Working or a stay-at-home mum? The great debate.

It’s one of the most common — and often heated — debates of parenthood: Should you be a working or a stay-at-home mum? This could lead to another debate of should you be guilty if you are a working mom?

Answer, like a relationship status on Facebook, is complicated.

Each set of moms have their own share of joys and woes. Nonetheless it is not uncommon to witness such discussions during family and social gatherings. We observe how subtly people supporting ‘stay-at-home-mum’ try to penetrate into convincing the people who hold up a differing viewpoint. Perhaps that’s when the ‘guilt’ creeps in.

The belief behind the guilt could be a thinking that ‘motherhood and work cannot go hand in hand’. It certainly can, provided you step back before getting sucked into guilt, reflect on the validity of guilt and be aware of your own ability.

If you could do this you could certainly maintain a balance between the two. What could also help is – to dissect the guilt. Some questions for further reflections – ‘What is the guilt about?’ ‘What do I tell myself when I am guilty’?  ‘What kind of a mum would I be if I were a ‘stay-at-home-mum’? ‘What more would I have done for my child’? ‘Is guilt a familiar feeling to me’? ‘What else am I feeling while I am guilty’?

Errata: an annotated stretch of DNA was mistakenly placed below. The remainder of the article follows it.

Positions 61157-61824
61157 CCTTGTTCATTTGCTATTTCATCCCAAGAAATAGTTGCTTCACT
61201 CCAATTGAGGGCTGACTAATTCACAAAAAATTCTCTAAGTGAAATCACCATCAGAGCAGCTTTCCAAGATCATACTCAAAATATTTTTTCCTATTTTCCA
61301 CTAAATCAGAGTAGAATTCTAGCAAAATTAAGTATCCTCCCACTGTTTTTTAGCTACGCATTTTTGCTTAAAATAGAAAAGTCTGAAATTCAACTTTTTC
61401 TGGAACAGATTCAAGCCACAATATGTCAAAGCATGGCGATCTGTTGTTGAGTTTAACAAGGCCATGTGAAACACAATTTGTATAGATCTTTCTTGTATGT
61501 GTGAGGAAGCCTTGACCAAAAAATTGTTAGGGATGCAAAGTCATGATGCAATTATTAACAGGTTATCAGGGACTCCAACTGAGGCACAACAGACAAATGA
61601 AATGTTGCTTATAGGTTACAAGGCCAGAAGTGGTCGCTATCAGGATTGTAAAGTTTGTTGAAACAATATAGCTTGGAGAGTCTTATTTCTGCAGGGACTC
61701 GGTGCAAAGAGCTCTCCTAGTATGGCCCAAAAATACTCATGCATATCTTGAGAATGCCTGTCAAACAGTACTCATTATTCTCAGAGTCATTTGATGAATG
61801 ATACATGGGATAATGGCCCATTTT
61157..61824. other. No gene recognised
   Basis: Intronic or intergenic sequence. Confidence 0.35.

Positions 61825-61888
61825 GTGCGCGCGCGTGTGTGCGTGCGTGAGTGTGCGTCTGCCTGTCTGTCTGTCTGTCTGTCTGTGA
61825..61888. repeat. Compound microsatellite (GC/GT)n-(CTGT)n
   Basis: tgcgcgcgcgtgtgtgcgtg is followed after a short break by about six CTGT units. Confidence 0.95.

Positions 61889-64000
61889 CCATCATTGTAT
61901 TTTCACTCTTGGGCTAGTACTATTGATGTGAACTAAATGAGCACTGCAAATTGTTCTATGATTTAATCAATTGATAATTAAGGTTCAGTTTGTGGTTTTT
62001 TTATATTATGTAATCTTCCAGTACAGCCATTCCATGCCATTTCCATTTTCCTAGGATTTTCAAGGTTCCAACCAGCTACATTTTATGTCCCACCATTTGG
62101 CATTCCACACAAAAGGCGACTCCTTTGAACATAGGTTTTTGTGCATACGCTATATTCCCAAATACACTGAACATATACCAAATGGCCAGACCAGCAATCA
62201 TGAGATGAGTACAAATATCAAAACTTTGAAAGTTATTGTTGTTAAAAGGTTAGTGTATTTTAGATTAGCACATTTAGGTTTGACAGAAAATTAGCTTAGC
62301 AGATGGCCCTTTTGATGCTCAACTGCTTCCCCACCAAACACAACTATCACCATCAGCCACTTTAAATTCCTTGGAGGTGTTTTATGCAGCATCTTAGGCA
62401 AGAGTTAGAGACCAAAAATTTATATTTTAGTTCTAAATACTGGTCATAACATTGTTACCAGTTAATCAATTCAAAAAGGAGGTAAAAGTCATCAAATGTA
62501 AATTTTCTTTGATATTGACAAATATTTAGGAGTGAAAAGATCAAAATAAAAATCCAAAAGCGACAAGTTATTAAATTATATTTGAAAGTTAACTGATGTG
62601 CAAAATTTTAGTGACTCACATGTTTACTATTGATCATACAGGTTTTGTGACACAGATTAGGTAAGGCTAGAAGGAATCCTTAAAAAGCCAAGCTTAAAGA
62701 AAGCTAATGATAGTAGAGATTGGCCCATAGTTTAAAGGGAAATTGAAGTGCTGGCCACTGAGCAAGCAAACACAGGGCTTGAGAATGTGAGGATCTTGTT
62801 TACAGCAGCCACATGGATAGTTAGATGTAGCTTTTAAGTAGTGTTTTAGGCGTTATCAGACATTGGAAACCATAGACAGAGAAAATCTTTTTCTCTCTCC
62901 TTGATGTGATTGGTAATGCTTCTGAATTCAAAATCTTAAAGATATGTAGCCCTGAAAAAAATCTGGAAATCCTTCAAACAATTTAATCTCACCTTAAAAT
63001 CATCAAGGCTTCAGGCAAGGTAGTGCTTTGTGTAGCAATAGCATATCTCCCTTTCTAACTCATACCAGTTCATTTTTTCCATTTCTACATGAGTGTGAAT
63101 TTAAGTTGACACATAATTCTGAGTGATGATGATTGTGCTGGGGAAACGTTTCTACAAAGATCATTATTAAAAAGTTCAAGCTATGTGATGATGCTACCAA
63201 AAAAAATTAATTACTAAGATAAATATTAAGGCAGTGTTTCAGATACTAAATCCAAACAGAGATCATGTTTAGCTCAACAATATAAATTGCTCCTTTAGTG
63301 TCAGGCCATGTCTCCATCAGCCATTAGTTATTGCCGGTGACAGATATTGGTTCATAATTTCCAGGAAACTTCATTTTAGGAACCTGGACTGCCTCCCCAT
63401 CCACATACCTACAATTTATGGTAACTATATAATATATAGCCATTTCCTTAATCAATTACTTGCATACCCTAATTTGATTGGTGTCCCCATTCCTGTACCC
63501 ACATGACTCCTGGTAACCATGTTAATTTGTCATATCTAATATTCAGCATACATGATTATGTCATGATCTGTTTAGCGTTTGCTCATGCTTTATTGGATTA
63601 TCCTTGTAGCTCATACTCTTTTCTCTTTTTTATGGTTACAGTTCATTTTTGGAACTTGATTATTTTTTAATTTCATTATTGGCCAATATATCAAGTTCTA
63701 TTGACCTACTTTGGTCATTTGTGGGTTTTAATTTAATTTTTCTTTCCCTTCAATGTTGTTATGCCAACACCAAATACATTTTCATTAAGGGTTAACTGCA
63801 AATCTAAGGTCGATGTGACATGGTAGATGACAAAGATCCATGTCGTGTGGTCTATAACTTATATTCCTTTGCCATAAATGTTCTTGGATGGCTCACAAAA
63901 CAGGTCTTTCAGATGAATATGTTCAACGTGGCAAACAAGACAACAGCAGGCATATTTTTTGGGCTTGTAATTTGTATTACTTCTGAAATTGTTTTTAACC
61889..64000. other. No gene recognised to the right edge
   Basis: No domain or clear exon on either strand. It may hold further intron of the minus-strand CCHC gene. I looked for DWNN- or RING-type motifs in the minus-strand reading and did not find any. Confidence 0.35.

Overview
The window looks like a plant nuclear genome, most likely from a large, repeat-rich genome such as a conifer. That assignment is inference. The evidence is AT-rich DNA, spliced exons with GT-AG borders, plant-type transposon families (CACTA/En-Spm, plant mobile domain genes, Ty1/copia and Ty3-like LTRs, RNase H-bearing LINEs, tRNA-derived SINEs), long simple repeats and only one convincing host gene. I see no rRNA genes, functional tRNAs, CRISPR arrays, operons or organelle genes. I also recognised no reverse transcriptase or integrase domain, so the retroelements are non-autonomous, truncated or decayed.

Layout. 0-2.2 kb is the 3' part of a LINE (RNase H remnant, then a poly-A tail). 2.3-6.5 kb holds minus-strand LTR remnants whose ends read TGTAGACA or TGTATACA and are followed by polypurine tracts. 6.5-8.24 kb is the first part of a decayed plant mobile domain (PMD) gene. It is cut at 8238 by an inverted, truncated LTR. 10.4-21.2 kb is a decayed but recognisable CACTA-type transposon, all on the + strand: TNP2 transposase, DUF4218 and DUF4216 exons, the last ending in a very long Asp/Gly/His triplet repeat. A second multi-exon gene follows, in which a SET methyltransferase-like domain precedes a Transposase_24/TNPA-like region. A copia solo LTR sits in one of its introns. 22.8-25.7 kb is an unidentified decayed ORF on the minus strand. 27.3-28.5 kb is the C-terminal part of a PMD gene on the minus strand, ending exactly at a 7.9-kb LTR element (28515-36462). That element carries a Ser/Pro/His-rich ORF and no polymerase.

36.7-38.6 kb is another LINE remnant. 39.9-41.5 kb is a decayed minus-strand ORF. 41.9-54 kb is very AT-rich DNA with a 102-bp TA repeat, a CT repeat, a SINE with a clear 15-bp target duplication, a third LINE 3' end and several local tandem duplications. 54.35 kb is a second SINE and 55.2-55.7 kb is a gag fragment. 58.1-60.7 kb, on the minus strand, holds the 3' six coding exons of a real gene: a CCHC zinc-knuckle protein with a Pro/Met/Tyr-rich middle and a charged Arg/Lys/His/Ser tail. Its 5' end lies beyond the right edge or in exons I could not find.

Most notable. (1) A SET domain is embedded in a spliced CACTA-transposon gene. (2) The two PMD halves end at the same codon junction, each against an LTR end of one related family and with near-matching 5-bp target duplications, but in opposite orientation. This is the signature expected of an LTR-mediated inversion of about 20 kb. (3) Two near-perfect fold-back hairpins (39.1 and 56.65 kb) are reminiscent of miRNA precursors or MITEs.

The idea is to become fully aware of yourself and your choices so you can analyze the whole scenario with objectivity rather than get influenced by outside opinions. Once this happens you will be operating from a place of empowerment rather than a place of victim-hood. Once you feel powerful you feel confident which will translate into happiness and you feel like a ‘good enough’ mum. Then the question of ‘working’ or ‘stay-at-home-home’ will no longer be the focus.

If the guilt is still lurking in you remind or if you cant find answer to some of these questions seek help with a counselor.